In April, pollsters founds 72 per cent of people would take a Covid-19 vaccine if it were available.

By September, that number had fallen to 51 per cent despite the death toll in the US climbing towards 200,000.

As symptoms for seasonal flu and Covid-19 are similar, doctors face a difficult winter to differentiate between the two.

Vulnerable groups such as children, the elderly, pregnant women and those with chronic illnesses are encouraged to take the vaccine before the end of October.

Peak flu season runs from November to February, and it takes two weeks for antibodies to develop after taking the vaccine.

Doctors are encouraging people to be vaccinated for the flu this year to avoid falling sick and potentially needing to go to hospital, where Covid-19 patients are being treated.

Differences between flu and Covid-19

Symptoms for Covid-19 and influenza are very similar. They both cause respiratory disease and can either show no symptoms or lead to death.

Data collected by the World Health Organisation indicates that an individual showing severe symptoms is more likely to have Covid-19 than influenza.

One of the main differences is that Covid-19 patients often lose sense of smell or taste.

People are also more likely to recover faster from flu than from Covid-19 so anyone with persistent symptoms should get tested for the coronavirus.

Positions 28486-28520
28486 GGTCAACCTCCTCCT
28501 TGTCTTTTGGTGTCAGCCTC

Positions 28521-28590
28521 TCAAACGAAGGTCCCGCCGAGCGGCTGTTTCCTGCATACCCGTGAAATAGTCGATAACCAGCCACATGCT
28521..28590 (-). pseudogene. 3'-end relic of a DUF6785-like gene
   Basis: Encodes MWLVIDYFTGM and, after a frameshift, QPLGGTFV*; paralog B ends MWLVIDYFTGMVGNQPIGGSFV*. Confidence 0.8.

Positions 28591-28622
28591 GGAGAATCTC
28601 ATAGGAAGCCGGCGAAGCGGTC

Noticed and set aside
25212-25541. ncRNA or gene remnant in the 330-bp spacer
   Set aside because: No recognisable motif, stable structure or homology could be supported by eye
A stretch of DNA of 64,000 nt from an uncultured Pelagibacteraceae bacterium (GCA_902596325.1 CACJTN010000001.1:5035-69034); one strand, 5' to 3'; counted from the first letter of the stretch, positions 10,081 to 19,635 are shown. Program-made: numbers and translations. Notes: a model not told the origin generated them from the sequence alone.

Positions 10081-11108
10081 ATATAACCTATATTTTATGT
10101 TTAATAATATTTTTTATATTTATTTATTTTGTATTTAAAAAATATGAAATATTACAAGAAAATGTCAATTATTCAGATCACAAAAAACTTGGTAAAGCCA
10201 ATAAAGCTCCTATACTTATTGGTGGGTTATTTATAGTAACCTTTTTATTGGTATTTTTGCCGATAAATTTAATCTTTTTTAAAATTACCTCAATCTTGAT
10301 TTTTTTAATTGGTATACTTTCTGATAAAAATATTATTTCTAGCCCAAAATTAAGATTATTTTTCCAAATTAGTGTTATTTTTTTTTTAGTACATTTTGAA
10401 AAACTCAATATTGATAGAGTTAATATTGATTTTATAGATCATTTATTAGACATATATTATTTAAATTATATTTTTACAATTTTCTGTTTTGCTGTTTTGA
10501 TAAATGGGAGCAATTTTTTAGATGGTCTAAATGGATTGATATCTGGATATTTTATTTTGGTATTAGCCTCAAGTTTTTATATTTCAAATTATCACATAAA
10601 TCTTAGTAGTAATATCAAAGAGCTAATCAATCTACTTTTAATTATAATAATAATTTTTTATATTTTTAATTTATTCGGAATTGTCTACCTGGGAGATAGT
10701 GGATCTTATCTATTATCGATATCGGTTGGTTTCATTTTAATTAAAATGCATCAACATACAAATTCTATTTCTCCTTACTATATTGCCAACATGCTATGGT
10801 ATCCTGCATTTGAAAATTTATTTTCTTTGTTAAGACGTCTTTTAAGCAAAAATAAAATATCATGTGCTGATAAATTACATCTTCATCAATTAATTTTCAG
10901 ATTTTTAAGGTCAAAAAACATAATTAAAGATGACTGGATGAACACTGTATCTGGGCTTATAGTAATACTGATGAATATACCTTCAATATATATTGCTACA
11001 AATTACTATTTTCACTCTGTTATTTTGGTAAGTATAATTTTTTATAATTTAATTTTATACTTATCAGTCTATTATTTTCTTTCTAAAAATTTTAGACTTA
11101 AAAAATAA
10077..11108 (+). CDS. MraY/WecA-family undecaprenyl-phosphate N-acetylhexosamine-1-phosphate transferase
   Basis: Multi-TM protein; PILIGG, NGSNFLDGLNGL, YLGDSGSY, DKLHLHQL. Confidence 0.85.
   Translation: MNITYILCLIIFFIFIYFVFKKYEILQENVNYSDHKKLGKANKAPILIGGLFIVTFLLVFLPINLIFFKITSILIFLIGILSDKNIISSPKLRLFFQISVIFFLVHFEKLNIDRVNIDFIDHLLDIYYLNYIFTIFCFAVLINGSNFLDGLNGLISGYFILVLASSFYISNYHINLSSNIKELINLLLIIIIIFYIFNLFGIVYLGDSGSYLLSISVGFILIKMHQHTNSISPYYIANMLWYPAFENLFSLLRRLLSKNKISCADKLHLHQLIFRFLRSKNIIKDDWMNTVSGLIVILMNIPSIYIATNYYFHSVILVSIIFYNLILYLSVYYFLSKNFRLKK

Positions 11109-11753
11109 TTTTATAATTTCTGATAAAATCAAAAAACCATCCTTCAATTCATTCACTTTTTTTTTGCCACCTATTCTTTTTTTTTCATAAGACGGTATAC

Covid-19 taught us good hygiene

Dr Adel Alsisi, a critical care consultant at Prime Hospital Dubai, was one of the front-line heroes treating patients at the height of the pandemic.

“As the population is now aware of hand hygiene, face coverings and social distancing they should be better prepared to protect themselves against influenza,” he said.

“Hundreds of thousands of people across the world require hospital treatment after contracting influenza, and tens of thousands of those people will die.

“Because of this we need to protect the population, particularly as we remain in the middle of a global pandemic with Covid-19.”

Who should get a flu shot and when?

US experts say vaccinations must be done by the end of October at the latest to allow protection during the most vulnerable months, while in the UAE doctors recommend September

Children are most at risk from influenza and are recommended to have two flu shots, four weeks apart, to maximise their protection.

A shot costs between Dh26-Dh56 and only those in a healthy state should take the vaccine as they could suffer light symptoms, such as a mild fever, cough or runny nose.

Out of the 1,000 or so Covid-19 patients Dr Alsisi treated on Prime Hospital’s critical care ward, there were just three deaths.

The hospital is now virus-free as attention turns towards vaccinating against influenza.

“Last year, a lot of patients were willing to take the vaccine, but it could be different this year because of the pandemic,” Dr Alsisi said.

“Some people assume the flu vaccine will protect them against Covid-19 while others may think it leaves them more vulnerable to the virus, so we must educate the community also.

“We cannot neglect the threat of influenza as it can cause serious complications.

“Millions get the flu virus every year and the vaccine is a simple solution.”